A Catholic archbishop stands accused of leading a clandestine gay life and of helping to cover up another priest’s abuse of children.
Court documents released on Wednesday point to Bishop John Nienstedt, the former archbishop of Minneapolis-St Paul, being influenced by his personal relationship with Father Curtis Wehmeyer to turn a blind eye to claims Wehmeyer molested young boys.
There were also concerns that misconduct by Nienstedt himself affected his judgment.
One priest claimed Nienstedt propositioned him while they were staying overnight at a rectory in Michigan. The unnamed cleric declared, “I know when I’m being hit on.”
Another priest said the bishop “began massaging his neck” while he was driving.
Attorneys took affidavits from 11 credible witnesses who recounted “sexual misconduct, sexual harassment, and reprisals in response to the rejection of unwelcome advances.” (They also claim they had at least two dozen more leads to pursue.)
Several witnesses claimed Nienstedt was well-known for leading a “promiscuous gay lifestyle” in both Detroit and abroad. (More than one claimed Nienstedt had a sexual relationship with a Swiss guard.)
Nienstedt admitted he received anonymous letters referencing alleged trips to a gay strip club across the Detroit River in Canada. The letters called on him to resign and come out.
He admitted he had been “dogged” by gay rumors for years but insists they were false charges made by priests with an axe to grind.
“I am a heterosexual man who has been celibate my entire life,” Nienstedt claimed in a statement.
“I have never solicited sex [or] improperly touched anyone, and have not used my authority to cover up, or even try to cover up, any allegation of sexual abuse.”
Nienstedt claims he did not know about Wehmeyer’s improprieties, about the criminal conviction of Rev. Gilbert Gustafson for molesting a 10-year-old boy, or that Rev. Kenneth LaVan—accused of sexual assaulting at least one teenage girl in the ’80s—was still in the ministry.
The report however, suggests he was aware of these circumstances much earlier.
In December 2013, police investigated a claim that Nienstedt touched a boy on the buttocks, which he insists was “absolutely and entirely false.”
All the allegations against him, he says, are simply payback for his opposition to marriage equality.
“I believe that the allegations have been made as a personal attack against me due to my unwavering stance on issues consistent with Catholic Church teaching, such as opposition to so-called same-sex marriage.”
In 2012, Nienstedt used more than $600,000 of church money to support Amendment 1, which would have banned same-sex marriage in the Minnesota. (Voters rejected the measure by just five percentage points.)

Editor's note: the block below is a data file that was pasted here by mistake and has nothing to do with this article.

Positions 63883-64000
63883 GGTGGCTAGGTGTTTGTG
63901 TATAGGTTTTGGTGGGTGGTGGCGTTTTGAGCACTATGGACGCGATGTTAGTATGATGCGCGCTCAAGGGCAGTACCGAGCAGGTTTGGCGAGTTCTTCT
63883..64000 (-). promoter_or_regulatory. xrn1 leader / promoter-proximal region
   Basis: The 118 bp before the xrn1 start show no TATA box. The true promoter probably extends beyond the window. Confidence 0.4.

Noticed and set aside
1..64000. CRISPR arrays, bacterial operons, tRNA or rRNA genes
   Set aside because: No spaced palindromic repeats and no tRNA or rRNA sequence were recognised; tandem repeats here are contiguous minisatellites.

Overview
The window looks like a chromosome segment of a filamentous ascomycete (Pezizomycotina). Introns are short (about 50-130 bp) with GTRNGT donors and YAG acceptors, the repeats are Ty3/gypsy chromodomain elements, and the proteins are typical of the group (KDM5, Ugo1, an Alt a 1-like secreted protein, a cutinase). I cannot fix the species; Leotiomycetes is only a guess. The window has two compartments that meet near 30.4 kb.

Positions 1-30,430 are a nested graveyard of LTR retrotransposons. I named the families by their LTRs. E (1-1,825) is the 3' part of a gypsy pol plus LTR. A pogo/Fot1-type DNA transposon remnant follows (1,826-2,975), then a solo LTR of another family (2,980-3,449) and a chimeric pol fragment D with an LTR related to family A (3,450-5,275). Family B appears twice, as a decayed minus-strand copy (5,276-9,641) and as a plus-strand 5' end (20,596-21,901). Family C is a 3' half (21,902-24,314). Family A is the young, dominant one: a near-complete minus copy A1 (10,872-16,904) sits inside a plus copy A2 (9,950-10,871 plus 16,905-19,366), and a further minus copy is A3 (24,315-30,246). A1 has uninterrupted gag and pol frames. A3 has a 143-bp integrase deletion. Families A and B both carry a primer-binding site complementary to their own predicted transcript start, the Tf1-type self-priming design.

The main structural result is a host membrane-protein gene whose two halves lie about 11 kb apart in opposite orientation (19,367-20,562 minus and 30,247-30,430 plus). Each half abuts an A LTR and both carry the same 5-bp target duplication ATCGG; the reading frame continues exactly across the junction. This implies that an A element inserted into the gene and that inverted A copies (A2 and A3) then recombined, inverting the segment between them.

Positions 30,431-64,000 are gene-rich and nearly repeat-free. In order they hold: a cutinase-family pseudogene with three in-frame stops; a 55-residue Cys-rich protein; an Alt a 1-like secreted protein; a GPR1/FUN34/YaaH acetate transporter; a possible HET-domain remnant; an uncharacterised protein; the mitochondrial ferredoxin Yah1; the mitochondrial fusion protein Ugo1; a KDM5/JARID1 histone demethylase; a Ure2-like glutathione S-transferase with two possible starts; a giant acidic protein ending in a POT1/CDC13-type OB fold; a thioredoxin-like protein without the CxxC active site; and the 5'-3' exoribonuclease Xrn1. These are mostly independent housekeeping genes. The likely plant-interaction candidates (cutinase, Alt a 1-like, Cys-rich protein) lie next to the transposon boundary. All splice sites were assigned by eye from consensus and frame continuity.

“Each time I have spoken out I have received hundreds of threatening, insulting, and sometimes frightening letters, emails and phone calls.”
Wow, he’s practically been crucified.
Nienstedt insists he never told anyone about the threats because “I didn’t want to speak poorly about the men making the allegations.”
“It is a matter of public record that they do not agree with the Church’s teachings on homosexuality, and I have consistently taken a stand with the Church on those issues.”
In 2014, Nienstedt ordered a music director at a church in Victoria, Minnesota, to resign after he married his longtime partner.
While Jamie Moore (above) was not a priest, Nienstedt insisted “church employees must recognize and accept the responsibilities that accompany their ministry.”
As far as covering up any abuse, Nienstedt only admits “I should have asked more questions [and] I should have demanded more answers.”
Father Daniel Griffith, the diocese’s Delegate for Safe Environment, raised issue with Nienstedt’s closeness with Wehmeyer and says Archbishop Carlo Maria Viganò, the Vatican’s former ambassador to the United States, ordered him to destroy evidence against Nienstedt. (Viganò served as Pope Francis’ representative until he retired in April.)
“What has unfolded in the face of compelling evidence amounts to a good old fashioned cover-up to preserve power and avoid scandal and accountability,” said Griffith in a scathing 11-page report.
Wehmeyer (above) eventually pleaded guilty in 2012 to possessing child pornography and molesting two boys in Minnesota and one in Wisconsin.
When prosecutors announced in June 2015 that they were bringing criminal charges against the archdiocese for failing to protect children from sexual abuse, Nienstedt resigned. (He insisted, however, he was leaving “with a clear conscience, knowing that my team and I have put in place solid protocols to ensure the protection of minors and vulnerable adults.”)
Those charges were dropped in exchange for the archdiocese’s admission it failed to protect the three minors, as part of a civil settlement by the victims and their families. Nienstedt remains an archbishop in good standing and recently lead a Mass in California.
In 2013, a judge in Ramsey County ordered the archdiocese to release the names of all the priests with credible allegations of child sexual abuse against them.
In all, 33 priests were named.
Archbishop Bernard A. Hebda, who replaced Nienstedt last year, admitted on Wednesday that “words alone are not enough—we must do better.”